Home > Reading > Daily Reading – March 22, 2022

146:1 Hallelujah! Praise the Lord, O my soul! I will praise the Lord as long as I live; I will sing praises to my God while I have my being. 2 Put not your trust in rulers, nor in any child of earth, for there is no help in them. 3 When they breathe their last, they return to earth, and in that day their thoughts perish. 4 Happy are they who have the God of Jacob for their help, whose hope is in the Lord their God; 5 who made heaven and earth, the seas, and all that is in them; who keeps his promise forever; 6 who gives justice to those who are oppressed, and food to those who hunger. 7 The Lord sets the prisoners free; the Lord opens the eyes of the blind; the Lord lifts up those who are bowed down; 8 the Lord loves the righteous; the Lord cares for the stranger; he sustains the orphan and widow, but frustrates the way of the wicked. 9 The Lord shall reign forever, your God, O Zion, throughout all generations. Hallelujah!

– Psalm 146 LBW

The Book of Psalms, also known as the “Psalter,” was the hymnal of the Israelites. According to Jewish tradition, the psalms were composed by Adam, Melchizedek, Abraham, Moses, Heman, Jeduthun, Asaph, and the three sons of Korah. The book, however, is largely attributed to David on account of his being a poet-musician, and who is described in 2 Samuel 23:1 as “the sweet psalmist of Israel.” Just like a modern hymnal, the Psalter had various sections of psalms for different purposes, typically split into five “books.” Within these books, there are also various groupings. One type of grouping found mostly in the fifth book of Psalms (Psalms 107-150) is known as the “hallel” psalms, meaning psalms of “praise.” Each of these psalms begin and/or end with the word “hallelujah,” meaning “praise Yhwh/praise the Lord,” and this word is only found in the Scriptures in these Psalms. There are four collections of hallel psalms: the Covenantal Hallel (Psalms 105-106), the Egyptian or Passover Hallel (Psalms 111-118), the Great Hallel (Psalms 135-136), and the Doxological or Final Hallel (Psalms 146-150). Each of these hallel psalms would have been well-known by memory to the Israelites steeped in these songs.

Psalm 146, one of our morning psalms today, opens the Final Hallel of the Psalter. Here, we see a kind of summary praise given to the Lord for a number of themes. Most importantly, Psalm 146 would have been on the lips of Jesus regularly as He worshiped at the temple and prayed in the synagogue. In particular, words from Psalm 146 show up in Jesus’ first sermon in Nazareth: “The Spirit of the Lord is upon me, because he has anointed me to proclaim good news to the poor. He has sent me to proclaim liberty to the captives and recovering of sight to the blind, to set at liberty those who are oppressed, to proclaim the year of the Lord’s favor” (Luke 4:18-19).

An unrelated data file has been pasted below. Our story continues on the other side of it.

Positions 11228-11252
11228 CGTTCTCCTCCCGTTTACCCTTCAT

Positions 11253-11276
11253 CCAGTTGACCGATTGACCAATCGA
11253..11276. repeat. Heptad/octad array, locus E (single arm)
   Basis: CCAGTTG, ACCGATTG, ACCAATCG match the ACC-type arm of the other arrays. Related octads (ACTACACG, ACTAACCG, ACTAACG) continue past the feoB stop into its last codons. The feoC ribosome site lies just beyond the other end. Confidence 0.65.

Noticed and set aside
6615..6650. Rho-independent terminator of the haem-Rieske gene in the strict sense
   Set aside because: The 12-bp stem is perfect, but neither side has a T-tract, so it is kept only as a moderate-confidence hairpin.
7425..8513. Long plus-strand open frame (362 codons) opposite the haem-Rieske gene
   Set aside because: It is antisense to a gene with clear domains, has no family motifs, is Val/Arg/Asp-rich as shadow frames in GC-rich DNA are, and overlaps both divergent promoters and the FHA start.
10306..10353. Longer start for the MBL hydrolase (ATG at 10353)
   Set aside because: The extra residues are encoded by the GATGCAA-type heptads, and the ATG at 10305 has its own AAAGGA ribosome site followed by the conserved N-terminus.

Because many of us have “buried the alleluia” during the Lenten season as a way to fast before the burst of praise as we celebrate Jesus’ resurrection at Easter, let our hearts meditate on Psalm 146 and other hallel psalms in eager anticipation of great joy!

Prayer: “God of glory and power, happy indeed are those who have put their trust in you. Shine the brightness of your light upon us, that we may love you always with a pure heart and praise you forever; through your Son, Jesus Christ our Lord. Amen” (Lutheran Book of Worship).

Devotion written by the Rev. Andrew S. Ames Fuller

This daily prayer and Bible reading guide, Devoted to Prayer (based on Acts 2:42), was conceived and prepared by the Rev. Andrew S. Ames Fuller, director of communications for the North American Lutheran Church (NALC). After a challenging year in the midst of the COVID-19 pandemic, we have been provided with a unique opportunity to revitalize the ancient practice of daily prayer and Scripture reading in our homes. While the Reading the Word of God three-year lectionary provided a much-needed and refreshing calendar for our congregations to engage in Scripture reading, this calendar includes a missing component of daily devotion: prayer. This guide is to provide the average layperson and pastor with the simple tools for sorting through the busyness of their lives and reclaiming an act of daily discipleship with their Lord. The daily readings follow the Lutheran Book of Worship two-year daily lectionary, which reflect the church calendar closely. The commemorations are adapted from Philip H. Pfatteicher’s New Book of Festivals and Commemorations, a proposed common calendar of the saints that builds from the Lutheran Book of Worship, but includes saints from many of those churches in ecumenical conversation with the NALC. The introductory portion is adapted from Christ Church (Plano)’s Pray Daily. Our hope is that this calendar and guide will provide new life for congregations learning and re-learning to pray in the midst of a difficult and changing world.

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